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In World Resources 2005 we have argued that environmental income is the wealth of the poor, with the potential to provide not just subsistence but a path out of poverty if the right governance conditions prevail. In many communities, this argument is borne out every day, in on-the-ground, village-level experience.

The five case studies in this chapter come from far-flung parts of the world—communities in different physical environments and with different histories and cultural values. In each case, a poor rural community shows us how it has learned to restore and manage its local ecosystems for greater production, and how it has turned these natural assets into higher household income. But the heart of these stories is how communities have tried to meet the challenge of democratic governance. These cases are testaments to the difficulty and rewards of pursuing communitybased natural resource management that is inclusive of the poor. Finally, these studies remind us that each situation faced by the rural poor is unique, but that the desire for better lives— materially, culturally, and spiritually—is universal.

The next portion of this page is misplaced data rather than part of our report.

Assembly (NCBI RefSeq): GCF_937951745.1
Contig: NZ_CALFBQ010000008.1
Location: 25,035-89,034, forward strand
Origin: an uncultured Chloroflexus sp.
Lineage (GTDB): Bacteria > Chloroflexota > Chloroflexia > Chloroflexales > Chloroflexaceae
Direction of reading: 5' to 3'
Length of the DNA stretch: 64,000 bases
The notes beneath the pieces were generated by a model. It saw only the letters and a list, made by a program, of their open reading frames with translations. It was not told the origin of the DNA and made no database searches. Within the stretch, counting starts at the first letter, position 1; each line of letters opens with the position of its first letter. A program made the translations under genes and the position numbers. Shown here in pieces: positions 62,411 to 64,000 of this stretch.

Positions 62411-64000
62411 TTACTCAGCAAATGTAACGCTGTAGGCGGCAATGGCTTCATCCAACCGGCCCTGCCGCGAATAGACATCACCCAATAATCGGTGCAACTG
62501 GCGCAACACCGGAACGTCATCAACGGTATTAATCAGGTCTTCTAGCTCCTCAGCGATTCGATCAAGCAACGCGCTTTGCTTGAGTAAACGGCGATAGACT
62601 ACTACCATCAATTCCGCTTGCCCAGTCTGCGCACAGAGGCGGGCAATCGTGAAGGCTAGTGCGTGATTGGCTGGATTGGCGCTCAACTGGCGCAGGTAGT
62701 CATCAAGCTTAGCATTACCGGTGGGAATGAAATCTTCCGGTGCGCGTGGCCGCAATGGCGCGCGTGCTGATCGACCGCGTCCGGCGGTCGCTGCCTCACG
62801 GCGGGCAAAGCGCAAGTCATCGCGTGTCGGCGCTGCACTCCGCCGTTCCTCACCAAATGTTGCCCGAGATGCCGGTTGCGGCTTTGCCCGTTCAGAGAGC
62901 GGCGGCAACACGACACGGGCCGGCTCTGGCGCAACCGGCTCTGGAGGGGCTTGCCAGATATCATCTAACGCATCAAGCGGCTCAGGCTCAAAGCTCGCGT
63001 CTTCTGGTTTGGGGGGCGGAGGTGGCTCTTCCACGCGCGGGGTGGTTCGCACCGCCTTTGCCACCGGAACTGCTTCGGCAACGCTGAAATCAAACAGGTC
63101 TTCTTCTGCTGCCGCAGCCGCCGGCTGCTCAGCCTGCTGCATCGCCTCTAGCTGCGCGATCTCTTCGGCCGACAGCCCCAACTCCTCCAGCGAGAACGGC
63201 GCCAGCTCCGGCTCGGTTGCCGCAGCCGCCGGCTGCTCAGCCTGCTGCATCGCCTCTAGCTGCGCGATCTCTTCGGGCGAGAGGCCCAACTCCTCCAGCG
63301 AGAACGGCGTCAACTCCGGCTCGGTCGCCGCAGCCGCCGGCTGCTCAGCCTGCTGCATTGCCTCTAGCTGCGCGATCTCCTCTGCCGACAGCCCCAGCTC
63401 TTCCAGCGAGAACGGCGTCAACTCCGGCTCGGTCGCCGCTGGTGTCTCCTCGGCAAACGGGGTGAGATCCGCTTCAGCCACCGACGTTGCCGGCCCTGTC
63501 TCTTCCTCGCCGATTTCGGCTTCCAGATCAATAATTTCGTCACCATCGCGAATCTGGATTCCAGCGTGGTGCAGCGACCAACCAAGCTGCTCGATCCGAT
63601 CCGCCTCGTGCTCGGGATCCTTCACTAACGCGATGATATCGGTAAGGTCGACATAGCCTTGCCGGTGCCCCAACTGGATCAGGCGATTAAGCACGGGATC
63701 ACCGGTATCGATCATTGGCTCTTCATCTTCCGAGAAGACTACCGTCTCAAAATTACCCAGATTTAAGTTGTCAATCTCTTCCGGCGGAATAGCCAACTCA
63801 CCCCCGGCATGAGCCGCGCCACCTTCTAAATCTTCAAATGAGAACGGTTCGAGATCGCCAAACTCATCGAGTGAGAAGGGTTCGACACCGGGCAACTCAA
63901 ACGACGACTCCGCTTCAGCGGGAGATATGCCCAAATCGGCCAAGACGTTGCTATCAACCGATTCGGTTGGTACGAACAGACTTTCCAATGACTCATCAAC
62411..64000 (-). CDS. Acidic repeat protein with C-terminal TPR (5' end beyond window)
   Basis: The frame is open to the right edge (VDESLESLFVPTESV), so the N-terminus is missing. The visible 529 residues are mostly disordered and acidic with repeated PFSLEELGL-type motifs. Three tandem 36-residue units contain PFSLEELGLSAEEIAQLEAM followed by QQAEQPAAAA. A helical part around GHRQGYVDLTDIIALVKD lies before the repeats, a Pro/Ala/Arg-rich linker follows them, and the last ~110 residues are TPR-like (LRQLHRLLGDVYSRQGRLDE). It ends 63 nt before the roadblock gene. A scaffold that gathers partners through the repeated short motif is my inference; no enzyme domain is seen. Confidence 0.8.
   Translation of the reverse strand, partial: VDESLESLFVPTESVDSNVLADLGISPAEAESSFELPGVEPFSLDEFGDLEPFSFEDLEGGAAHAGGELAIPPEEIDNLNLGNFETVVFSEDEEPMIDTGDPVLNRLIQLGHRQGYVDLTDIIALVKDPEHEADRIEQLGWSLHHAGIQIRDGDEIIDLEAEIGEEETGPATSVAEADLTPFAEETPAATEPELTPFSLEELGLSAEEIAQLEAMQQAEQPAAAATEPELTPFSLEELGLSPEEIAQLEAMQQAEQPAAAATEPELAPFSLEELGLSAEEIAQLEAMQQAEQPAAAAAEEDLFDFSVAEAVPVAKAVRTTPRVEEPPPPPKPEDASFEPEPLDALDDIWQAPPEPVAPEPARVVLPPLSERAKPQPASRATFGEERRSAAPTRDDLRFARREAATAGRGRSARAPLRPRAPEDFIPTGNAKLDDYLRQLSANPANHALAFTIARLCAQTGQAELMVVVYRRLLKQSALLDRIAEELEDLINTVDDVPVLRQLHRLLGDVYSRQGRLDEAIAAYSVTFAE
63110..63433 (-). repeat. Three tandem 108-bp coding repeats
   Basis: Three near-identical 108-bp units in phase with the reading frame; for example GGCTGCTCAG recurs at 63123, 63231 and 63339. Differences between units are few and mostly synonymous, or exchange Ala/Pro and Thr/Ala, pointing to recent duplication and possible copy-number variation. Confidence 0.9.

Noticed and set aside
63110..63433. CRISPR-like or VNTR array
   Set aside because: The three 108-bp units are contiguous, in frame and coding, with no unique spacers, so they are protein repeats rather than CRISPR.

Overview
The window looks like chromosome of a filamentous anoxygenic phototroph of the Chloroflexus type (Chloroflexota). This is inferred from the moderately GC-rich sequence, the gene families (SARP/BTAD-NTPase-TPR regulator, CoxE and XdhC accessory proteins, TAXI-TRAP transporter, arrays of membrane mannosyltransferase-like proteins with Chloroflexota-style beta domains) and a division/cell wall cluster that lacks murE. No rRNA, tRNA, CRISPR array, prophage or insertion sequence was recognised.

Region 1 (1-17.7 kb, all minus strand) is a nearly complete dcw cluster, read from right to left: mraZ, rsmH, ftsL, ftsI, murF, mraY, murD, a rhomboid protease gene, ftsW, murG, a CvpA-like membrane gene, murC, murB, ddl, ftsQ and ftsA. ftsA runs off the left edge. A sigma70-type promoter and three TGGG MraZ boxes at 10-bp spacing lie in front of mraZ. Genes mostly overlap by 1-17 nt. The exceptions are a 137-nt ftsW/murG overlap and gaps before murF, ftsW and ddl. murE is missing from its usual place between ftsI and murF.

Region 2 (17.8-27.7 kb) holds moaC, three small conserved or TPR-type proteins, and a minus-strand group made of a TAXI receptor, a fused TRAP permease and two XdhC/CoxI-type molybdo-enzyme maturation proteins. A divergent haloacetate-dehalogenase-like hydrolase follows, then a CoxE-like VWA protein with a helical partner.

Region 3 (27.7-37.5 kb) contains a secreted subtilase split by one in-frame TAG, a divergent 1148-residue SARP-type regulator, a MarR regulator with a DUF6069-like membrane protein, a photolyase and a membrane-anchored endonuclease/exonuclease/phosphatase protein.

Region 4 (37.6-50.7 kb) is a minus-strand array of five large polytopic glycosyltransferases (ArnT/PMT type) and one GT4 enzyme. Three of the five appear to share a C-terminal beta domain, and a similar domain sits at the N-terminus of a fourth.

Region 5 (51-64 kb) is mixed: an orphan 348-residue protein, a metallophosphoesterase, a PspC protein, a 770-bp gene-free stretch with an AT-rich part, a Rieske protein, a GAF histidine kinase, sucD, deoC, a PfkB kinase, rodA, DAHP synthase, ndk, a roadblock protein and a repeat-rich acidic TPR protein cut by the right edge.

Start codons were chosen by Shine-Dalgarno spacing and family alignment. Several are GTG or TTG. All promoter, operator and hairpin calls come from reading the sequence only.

Nature in Local Hands: The Case for Namibia’s Conservancies
Devolving wildlife management and tourism to local conservancies for greater income opportunities.

More Water, More Wealth in Darewadi Village
Village-led water management to conserve natural resources and improve livelihoods.

Regenerating Woodlands: Tanzania’s HASHI Project
Restoration of woodlands based on the traditional practice of restoring vegetation in protected enclosures.

Bearing Witness: Empowering Indonesian Communities to Fight Illegal Logging
Training forest-dependent people to document illegal logging practices.

Village by Village: Recovering Fiji’s Coastal Fisheries
Restoring coastal resources by linking traditional conservation practices with modern techniques to create locally managed marine areas.